For many travelers looking for the adventure of a lifetime, Africa is the ideal setting of the adventure. It doesn't come as a surprise, given the culture, history, and wildlife it has.

One of the countries that is very much worth exploring is none other than Zimbabwe. Located in Southern Africa, Zimbabwe was once a city-state that eventually became the Kingdom of Zimbabwe. After that, the country eventually came under British rule.

Given its rich history and culture, Zimbabwe is home to a number of tourist attractions that highlight them. It is also home to diverse wildlife and stunning natural attractions. Here are some examples.

Hwange National Park

Hwange National Park, Zimbabwe

(Photo : Christine Donaldson on Unsplash)

Formerly known as Wankie Game Reserve, Hwange National Park is Zimbabwe's largest natural reserve. Founded in 1928, Hwange National Park is where you can find over 100 mammal species as well as 400 bird species. These include the gemsbok (otherwise known as the South African oryx), African leopard, and Southern ground hornbill.

Given its impressive size of 5,657 sq mi (14,651 sq km), there is a lot of ground to cover for anyone who visits the park. It is recommended that travelers visit from July to October as it is considered the dry season in the country.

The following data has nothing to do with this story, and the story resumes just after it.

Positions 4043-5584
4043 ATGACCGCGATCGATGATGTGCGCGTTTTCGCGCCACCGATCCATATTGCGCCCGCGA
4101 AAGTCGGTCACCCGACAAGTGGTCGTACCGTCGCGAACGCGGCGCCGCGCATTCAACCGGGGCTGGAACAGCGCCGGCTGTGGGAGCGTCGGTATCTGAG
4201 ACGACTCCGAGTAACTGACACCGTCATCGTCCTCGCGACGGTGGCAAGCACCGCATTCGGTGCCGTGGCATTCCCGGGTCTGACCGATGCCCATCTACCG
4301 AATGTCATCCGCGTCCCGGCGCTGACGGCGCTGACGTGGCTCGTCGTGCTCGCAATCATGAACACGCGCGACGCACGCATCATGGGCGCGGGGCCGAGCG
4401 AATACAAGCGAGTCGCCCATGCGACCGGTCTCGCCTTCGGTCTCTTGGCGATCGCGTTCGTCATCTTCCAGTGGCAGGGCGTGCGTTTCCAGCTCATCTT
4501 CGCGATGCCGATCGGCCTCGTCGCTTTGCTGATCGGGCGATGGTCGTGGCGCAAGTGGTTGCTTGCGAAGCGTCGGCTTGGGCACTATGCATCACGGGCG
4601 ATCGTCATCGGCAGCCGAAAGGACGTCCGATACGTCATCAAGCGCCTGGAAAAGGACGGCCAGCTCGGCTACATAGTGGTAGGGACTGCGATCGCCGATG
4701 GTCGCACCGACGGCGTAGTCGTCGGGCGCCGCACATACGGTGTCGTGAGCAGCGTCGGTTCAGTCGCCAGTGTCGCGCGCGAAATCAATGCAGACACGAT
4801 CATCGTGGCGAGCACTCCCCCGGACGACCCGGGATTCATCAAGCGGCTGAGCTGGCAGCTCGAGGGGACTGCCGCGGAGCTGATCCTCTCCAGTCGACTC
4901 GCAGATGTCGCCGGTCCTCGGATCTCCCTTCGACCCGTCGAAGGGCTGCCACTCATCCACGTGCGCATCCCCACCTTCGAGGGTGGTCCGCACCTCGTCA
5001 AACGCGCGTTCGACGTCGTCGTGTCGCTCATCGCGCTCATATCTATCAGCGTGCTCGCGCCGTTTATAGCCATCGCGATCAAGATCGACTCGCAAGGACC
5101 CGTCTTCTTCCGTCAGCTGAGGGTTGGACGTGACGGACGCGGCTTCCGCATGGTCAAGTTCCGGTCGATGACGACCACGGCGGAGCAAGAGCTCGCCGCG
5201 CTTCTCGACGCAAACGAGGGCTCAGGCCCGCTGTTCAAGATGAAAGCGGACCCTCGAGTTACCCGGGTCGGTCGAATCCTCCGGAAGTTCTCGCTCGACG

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Lake Kariba

Lake Kariba, Zambezi River, Zimbabwe

(Photo : Arpit Rastogi on Unsplash)

The largest artificial lake and reservoir by volume in the world, Lake Kariba can be found on the border between Zimbabwe and Zambia. The lake has several islands, including Maaze Island and Chete Island.

A number of fish species can be found in Lake Kariba, including tigerfish and kapenta (otherwise known as the Tanganyika sardine). African fish eagles, elephants, lions, leopards, and many more can also be found within the area.

Victoria Falls

Victoria Falls, Zambezi River, Zimbabwe

(Photo : Tanner Marquis on Unsplash)

No list of tourist attractions found in Zimbabwe will ever be complete without Victoria Falls. One of the world's largest waterfalls, Victoria Falls can likewise be found on the border between Zimbabwe and Zambia.

The waterfalls got its name thanks to Scottish Christian missionary David Livingstone, who named the falls after Britain's Queen Victoria. The falls is also known as Mosi-oa-Tunya and has been on the UNESCO World Heritage Site list since 1989.

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